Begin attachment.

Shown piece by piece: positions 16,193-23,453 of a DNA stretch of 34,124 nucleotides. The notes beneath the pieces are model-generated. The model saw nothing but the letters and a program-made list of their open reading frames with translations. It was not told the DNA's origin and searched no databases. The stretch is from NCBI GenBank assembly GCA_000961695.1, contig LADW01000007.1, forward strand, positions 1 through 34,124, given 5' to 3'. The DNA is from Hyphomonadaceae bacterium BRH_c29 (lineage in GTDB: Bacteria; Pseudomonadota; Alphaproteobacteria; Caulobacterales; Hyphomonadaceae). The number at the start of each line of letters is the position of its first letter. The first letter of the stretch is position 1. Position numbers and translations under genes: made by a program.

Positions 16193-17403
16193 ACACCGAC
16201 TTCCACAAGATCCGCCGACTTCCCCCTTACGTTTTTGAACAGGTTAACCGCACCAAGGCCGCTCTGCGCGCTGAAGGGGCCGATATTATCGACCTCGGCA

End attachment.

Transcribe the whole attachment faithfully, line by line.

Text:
Shown piece by piece: positions 16,193-23,453 of a DNA stretch of 34,124 nucleotides. The notes beneath the pieces are model-generated. The model saw nothing but the letters and a program-made list of their open reading frames with translations. It was not told the DNA's origin and searched no databases. The stretch is from NCBI GenBank assembly GCA_000961695.1, contig LADW01000007.1, forward strand, positions 1 through 34,124, given 5' to 3'. The DNA is from Hyphomonadaceae bacterium BRH_c29 (lineage in GTDB: Bacteria; Pseudomonadota; Alphaproteobacteria; Caulobacterales; Hyphomonadaceae). The number at the start of each line of letters is the position of its first letter. The first letter of the stretch is position 1. Position numbers and translations under genes: made by a program.

Positions 16193-17403
16193 ACACCGAC
16201 TTCCACAAGATCCGCCGACTTCCCCCTTACGTTTTTGAACAGGTTAACCGCACCAAGGCCGCTCTGCGCGCTGAAGGGGCCGATATTATCGACCTCGGCA